CONTACT: GEORGE MCCRORY
100 Old Public Library
Iowa City IA 52242
(319) 384-0012; fax (319) 384-0024
Release: August 11, 1999
UI study: Level of campaign finance signals potential
voter support for candidates
IOWA CITY, Iowa Voters can look to campaign
contribution levels as signals to see which candidates in the 2000 presidential
race have the best chance of winning, according to a University of Iowa study.
With Texas Gov. George W. Bush raising $36 million
in the first half of 1999, this huge level of financial support may mean that
he has the support to win the Republican presidential nomination, according
to Tom Rietz, associate professor of finance at the UI Henry B. Tippie College
In his study "Campaign Finance Levels as Coordinating
Signals in Three-Way Experimental Elections," Rietz says that campaign financing
levels can inform voters about the degree of support that a candidate has
with other voters. The study also suggests that political parties should rally
their support around one candidate to be most effective.
"A party can only win if they coordinate their supporters
behind a single candidate. If a party is split, then it's a sure loss," Rietz
Used with other pre-election information such as poll
results, groups of voters can use campaign finance levels as coordinating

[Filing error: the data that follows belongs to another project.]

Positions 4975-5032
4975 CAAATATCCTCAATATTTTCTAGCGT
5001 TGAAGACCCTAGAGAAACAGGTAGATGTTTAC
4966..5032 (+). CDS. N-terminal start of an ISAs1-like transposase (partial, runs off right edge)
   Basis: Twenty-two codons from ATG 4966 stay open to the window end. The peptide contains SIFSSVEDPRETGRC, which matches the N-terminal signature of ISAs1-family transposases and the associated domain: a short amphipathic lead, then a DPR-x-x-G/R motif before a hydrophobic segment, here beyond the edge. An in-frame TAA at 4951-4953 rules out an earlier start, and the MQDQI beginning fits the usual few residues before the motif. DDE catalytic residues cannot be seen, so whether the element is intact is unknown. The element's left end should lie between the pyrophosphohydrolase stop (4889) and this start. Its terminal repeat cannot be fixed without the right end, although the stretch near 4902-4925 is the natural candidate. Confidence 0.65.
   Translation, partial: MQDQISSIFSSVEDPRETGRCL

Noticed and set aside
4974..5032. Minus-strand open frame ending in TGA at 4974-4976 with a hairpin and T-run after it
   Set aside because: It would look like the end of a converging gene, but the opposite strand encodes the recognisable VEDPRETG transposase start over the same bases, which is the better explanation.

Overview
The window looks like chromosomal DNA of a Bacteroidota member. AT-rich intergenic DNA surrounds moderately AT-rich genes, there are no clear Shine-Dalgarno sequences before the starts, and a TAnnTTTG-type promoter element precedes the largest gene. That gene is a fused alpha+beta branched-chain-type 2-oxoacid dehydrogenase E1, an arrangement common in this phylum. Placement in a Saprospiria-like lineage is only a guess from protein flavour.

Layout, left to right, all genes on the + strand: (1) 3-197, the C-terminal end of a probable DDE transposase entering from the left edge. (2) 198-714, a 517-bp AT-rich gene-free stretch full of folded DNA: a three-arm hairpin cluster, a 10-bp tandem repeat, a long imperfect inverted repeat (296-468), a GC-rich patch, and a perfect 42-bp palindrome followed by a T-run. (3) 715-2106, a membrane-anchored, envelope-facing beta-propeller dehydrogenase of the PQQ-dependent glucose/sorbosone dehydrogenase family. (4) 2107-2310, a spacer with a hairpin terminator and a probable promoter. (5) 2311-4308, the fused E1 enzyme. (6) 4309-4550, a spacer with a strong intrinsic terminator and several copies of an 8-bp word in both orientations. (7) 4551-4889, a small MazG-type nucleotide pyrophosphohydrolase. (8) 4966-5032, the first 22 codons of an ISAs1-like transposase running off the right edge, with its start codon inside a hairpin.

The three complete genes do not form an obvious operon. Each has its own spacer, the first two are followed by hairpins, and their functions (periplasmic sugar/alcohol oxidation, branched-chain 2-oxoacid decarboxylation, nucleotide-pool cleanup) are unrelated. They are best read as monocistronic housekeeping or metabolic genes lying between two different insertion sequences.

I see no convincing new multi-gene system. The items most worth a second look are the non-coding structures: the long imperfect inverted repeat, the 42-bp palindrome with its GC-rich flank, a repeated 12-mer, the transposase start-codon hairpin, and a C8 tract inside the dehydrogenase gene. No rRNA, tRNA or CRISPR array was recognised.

signals to see which candidates might win, according to the study.
"Campaign contributions show people that people embrace
candidates not only in their words but in their deeds. The level of contributions
helps people identify the front runners, so that they dont waste their
votes on a candidate who is behind," Rietz said.
Rietz co-authored the paper with Roger Meyerson and
Robert Weber from the Kellogg Graduate School of Management at Northwestern
University. It was published last year in the journal Economics and Politics.
In the experimental study, the professors
used 84 students who contributed money to candidates of their choice and voted
in a simulated three-party election. To encourage their interest in making
strategic decisions, students were paid cash based on which candidate won
the mock elections. In two scenarios, the students were given poll results
or campaign finance level information and, in a third scenario, they voted
without any poll or financial information.
Without the information, majority voters typically
failed to coordinate behind a single preferred candidate, and a third party
candidate frequently won without getting the majority vote. But with the campaign
finance information, the students could coordinate, electing the majority
preferred candidate who had raised the most money. In many cases, they voted
for a majority candidate that was their second choice after hearing the unfavorable
information about their first choice.
"The students didn't waste votes on candidates who
were in the minority. If it looked like the candidate would lose, the students
turned to the candidate who they thought would win," Rietz said.
Rietz may be contacted at (319) 335-0856 or email
The study can also be downloaded in an Adobe Acrobat file from http://www.biz.uiowa.edu/finance/faculty/rietz/voting4.pdf.